The glitz and glamour of Las Vegas were on full display at last month’s annual awards banquet honoring the Vidalia Onion Committee’s (VOC) most recent crop of winners.
Approximately 275 people were greeted with larger-than-life displays of playing cards, poker chips and dice upon arriving at the Hawks Point Golf Club in Vidalia, Ga. With farmers always gambling on crops, the committee decided to go all in, betting the farm that the theme “Viva Las Vidalias” would be a hit with the crowd.
Both the Grower of the Year and Hall of Fame inductees were announced at the February 16 event.
The grower of the year award went to Ray Farms in Glennville, Ga.: Ray Farms is a real family farm that has always strived to pack a high-quality product. Avon and Annette Ray started farming in Tattnall County in the early 1950s. After Avon and Annette retired, their sons Danny and Gary took over farming operations with their wives in the late 1970s. The farm produces cotton, corn, peanuts, watermelons, peas and beans; however, its main crop is Vidalia onions. During the summer months, the entire family works in the packing house during the Vidalia onion harvest season.
Whitney, the daughter of Danny and Patsy, has been with the operation for four years. Her job duties include overseeing sales and transportation. Gary and Rhonda have two children who look forward to the time they will be old enough to join the operation. Danny also served on the VOC for several years as the committee treasurer.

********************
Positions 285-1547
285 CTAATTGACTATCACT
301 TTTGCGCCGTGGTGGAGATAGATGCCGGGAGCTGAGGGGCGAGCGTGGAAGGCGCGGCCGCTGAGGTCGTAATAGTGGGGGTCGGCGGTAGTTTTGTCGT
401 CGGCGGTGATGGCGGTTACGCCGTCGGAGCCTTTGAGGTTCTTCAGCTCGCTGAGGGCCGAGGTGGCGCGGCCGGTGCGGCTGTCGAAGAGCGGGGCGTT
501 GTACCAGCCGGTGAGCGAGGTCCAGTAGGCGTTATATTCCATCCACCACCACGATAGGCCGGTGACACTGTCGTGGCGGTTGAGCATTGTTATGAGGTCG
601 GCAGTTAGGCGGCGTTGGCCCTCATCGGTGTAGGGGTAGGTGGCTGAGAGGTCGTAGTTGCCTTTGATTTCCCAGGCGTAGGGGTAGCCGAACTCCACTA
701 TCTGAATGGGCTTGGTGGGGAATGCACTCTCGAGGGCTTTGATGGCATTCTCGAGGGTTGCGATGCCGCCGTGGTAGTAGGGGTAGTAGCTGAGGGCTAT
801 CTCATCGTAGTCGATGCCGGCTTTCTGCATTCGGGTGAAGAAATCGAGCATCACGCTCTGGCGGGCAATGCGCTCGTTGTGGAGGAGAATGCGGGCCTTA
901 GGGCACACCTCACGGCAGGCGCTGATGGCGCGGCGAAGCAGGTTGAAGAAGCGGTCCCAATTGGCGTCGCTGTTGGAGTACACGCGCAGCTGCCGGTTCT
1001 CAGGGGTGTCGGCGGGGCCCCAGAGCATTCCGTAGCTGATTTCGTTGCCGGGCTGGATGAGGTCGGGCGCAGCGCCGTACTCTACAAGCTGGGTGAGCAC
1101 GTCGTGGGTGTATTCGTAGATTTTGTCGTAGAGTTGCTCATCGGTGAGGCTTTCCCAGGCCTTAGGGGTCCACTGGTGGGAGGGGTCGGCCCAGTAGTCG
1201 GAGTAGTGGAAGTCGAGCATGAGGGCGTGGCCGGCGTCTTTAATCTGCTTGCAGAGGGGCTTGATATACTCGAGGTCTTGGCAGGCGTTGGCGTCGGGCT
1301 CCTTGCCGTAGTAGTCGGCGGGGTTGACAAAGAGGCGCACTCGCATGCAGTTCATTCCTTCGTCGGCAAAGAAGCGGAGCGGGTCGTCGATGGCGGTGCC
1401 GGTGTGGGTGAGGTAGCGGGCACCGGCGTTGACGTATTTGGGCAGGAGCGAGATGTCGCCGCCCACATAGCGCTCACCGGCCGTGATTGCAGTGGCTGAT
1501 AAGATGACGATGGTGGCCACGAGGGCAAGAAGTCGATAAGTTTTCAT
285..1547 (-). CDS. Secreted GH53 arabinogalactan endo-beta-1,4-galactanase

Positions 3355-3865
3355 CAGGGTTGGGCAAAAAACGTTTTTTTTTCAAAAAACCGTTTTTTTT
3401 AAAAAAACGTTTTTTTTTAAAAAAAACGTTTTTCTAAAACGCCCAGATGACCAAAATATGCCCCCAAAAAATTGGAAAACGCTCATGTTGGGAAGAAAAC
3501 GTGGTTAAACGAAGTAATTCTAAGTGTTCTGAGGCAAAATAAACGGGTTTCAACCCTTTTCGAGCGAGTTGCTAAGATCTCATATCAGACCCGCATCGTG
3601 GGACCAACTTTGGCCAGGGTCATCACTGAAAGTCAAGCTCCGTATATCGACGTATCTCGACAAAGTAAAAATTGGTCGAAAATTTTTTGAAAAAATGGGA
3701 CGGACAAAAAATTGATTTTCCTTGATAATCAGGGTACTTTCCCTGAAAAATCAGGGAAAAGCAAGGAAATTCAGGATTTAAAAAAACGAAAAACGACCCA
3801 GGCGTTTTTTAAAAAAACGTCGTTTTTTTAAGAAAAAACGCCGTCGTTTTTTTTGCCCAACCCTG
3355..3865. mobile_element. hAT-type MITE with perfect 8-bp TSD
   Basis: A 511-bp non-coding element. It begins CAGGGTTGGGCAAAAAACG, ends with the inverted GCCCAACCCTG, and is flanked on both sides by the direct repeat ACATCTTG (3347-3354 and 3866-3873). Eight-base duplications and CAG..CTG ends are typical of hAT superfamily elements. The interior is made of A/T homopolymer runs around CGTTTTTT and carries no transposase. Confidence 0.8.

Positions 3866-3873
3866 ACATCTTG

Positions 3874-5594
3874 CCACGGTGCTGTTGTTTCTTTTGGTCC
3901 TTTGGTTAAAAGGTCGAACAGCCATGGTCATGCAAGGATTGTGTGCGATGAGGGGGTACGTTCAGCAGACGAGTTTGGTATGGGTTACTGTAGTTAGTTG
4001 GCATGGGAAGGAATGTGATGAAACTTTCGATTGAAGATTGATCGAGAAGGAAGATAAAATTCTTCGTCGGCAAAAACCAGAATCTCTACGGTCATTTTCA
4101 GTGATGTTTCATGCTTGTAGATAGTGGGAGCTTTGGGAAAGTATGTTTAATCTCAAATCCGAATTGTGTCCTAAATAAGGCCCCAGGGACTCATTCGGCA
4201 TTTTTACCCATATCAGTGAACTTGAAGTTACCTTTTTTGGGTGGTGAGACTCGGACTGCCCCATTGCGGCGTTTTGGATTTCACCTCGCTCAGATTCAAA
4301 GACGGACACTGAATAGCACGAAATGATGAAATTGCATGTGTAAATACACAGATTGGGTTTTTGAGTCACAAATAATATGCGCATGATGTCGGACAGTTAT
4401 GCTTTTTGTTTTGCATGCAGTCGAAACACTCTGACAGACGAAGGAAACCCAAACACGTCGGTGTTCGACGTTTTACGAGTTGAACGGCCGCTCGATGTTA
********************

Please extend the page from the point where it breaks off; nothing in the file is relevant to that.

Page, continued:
This year, the VOC selected Buck Shuman and Gerald Dasher to induct into the Hall of Fame: From his early work of blending fertilizers, to becoming an onion grower and working with seed breeders to develop improved varieties, Shuman has devoted nearly four decades to serving the Vidalia onion industry and helping the Vidalia sweet onion maintain its superior brand image.
As the owner of Shuman Fertilizer, Inc., Shuman began blending fertilizers for his customers in the 1970s. He believed a sweeter onion could be achieved by customizing what was needed in the field instead of simply applying the standard blends.
“Blending fertilizers, I’m convinced, is the way to come up with a sweet, mild onion,” said Shuman.
His method took a variety of factors into consideration to allow the crop to flourish and maintain its trademark sweet, mild flavor. Working closely with former Tattnall county extension agents Max Smith and Reed Torrance, Shuman was one of the first in the industry to blend his own fertilizers to develop a sweeter onion.
Dasher of G&R Farms in Glennville, Ga., was posthumously inducted into the Hall of Fame: Dasher is remembered as one of the pioneering forces in the marketing, growing and distribution of the Vidalia onion. He was one of the first to grow this sweet onion as well as the first to sell them to major grocery chains. In the early 1970s, Dasher began traveling all over the United States and internationally to promote and market the sweet onion and was one of the first to use aggressive marketing tactics. His growing operation had humble beginnings, with just 10 acres of onions and later blossomed into a booming industry. Dasher never hesitated to reach out and help other farmers. He marketed other growers’ onions for several years.
G&R Farms is one of the oldest in the business. Dasher, along with his brother Robert, began working together in the 1960s and formed their partnership, G&R Farms in the 1970s. They were the first growers to package the onions in the boxes that are still widely used today.
Over the years, Dasher served as Chairman of the United Fresh Fruit and Vegetable Association and was a member of the Governor’s International Board of Industry and Trade and the National Onion Association.